Surminski S, Williamson A (2014) Policy Indexes as Tools for Decision Makers: The Case of Climate Policy. Global Policy 5:275-285.

Tavoni M, Kriegler E, Riahi K, et al. (2015) Post-2020 climate agreements in the major economies assessed in the light of global models. Nature Clim. Change 5, pp. 119–126.



Integrating development and climate policy in South Africa

T. Caetano (University of Cape Town, Cape Town, South Africa)

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Integrating development and climate policy in South Africa

T. Caetano (1)
(1) University of Cape Town, Energy Research Centre, Cape Town, South Africa

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South Africa’s approach to its INDC will very likely be framed by development and climate. The formal process of consultation by government has yet to take place, but we know that the National Development Plan (NDP) is as important as South Africa’s climate policy. Some research we have undertaken at the Energy Research Centre (ERC) illustrates the challenges of seeking a substantial reduction in poverty, inequality and emissions.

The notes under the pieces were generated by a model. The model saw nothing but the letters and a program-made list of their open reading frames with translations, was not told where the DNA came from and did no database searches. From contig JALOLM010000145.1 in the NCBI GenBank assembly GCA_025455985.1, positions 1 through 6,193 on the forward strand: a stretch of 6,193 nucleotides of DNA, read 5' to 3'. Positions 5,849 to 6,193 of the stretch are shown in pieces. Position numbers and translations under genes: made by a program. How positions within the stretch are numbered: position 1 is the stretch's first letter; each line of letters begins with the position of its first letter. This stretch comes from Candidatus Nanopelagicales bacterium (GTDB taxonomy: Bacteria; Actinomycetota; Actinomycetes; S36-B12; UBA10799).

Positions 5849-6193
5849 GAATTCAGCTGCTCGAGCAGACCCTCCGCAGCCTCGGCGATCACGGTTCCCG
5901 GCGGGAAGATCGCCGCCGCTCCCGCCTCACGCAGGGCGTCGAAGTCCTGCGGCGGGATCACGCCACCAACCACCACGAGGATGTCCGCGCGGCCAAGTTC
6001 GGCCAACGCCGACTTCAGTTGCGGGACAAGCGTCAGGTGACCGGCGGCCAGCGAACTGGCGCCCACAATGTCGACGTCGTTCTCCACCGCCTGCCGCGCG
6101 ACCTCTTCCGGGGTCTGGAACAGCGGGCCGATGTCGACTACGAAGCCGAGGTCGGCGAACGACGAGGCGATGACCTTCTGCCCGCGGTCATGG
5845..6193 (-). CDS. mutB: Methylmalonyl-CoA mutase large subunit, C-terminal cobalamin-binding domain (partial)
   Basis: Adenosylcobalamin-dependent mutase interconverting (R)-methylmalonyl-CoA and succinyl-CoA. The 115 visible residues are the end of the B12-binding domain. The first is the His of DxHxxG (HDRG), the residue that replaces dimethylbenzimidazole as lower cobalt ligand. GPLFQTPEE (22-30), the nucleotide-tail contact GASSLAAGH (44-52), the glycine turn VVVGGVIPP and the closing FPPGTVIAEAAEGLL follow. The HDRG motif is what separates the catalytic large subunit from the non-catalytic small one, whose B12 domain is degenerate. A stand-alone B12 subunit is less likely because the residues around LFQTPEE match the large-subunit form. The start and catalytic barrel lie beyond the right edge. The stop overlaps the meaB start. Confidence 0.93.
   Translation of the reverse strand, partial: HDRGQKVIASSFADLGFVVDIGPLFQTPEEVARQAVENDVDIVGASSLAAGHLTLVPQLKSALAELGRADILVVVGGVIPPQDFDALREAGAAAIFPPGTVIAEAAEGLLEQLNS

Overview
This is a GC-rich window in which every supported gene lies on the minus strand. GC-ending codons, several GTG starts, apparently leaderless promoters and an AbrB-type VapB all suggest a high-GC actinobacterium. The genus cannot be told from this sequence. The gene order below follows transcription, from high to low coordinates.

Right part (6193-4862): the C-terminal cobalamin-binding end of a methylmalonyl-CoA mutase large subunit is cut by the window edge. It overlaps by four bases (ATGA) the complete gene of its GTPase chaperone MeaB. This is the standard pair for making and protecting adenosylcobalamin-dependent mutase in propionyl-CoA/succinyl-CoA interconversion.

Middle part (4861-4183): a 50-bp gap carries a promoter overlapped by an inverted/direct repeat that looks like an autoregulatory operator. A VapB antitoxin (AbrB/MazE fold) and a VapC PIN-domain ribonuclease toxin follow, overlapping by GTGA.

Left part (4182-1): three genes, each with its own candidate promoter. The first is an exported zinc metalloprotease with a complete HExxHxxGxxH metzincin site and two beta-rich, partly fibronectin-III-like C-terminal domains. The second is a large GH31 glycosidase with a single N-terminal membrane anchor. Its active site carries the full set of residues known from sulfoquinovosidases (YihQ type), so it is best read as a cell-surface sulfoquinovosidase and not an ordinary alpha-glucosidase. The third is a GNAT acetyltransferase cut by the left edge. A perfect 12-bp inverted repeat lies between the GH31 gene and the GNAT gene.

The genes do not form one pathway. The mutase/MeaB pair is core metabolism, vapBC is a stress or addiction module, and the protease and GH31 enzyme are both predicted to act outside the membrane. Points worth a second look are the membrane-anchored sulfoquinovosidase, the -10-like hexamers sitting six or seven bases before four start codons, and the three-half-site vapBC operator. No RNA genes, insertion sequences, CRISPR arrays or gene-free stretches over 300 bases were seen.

The key question facing the mitigation community in South Africa is the pace with which the country can decarbonize the energy sector, which currently accounts for majority of total emissions, without undermining development imperatives - the NDP places reduction of poverty and inequality at the top of a list of multiple priorities.


The current structure of the South African economy has resulted in sub-optimal environmental (high carbon intensity) and social (high Gini-coefficient and low HDI) outcomes. High levels of poverty and inequality are likely to be exacerbated substantially by climate change impacts in the future, while a reliance on energy- and capital-intensive, and low-labour-absorbing sectors means that even with a sophisticated tax and redistribution system, there are simply too few employed and skilled citizens in the economy to drive improvements in living standards and key socio-economic indicators for majority of the population. Inclusive growth is a necessary condition for attaining better socio-economic outcomes in the future, but the type of growth that South Africa has experienced in the past few decades has not been sufficient.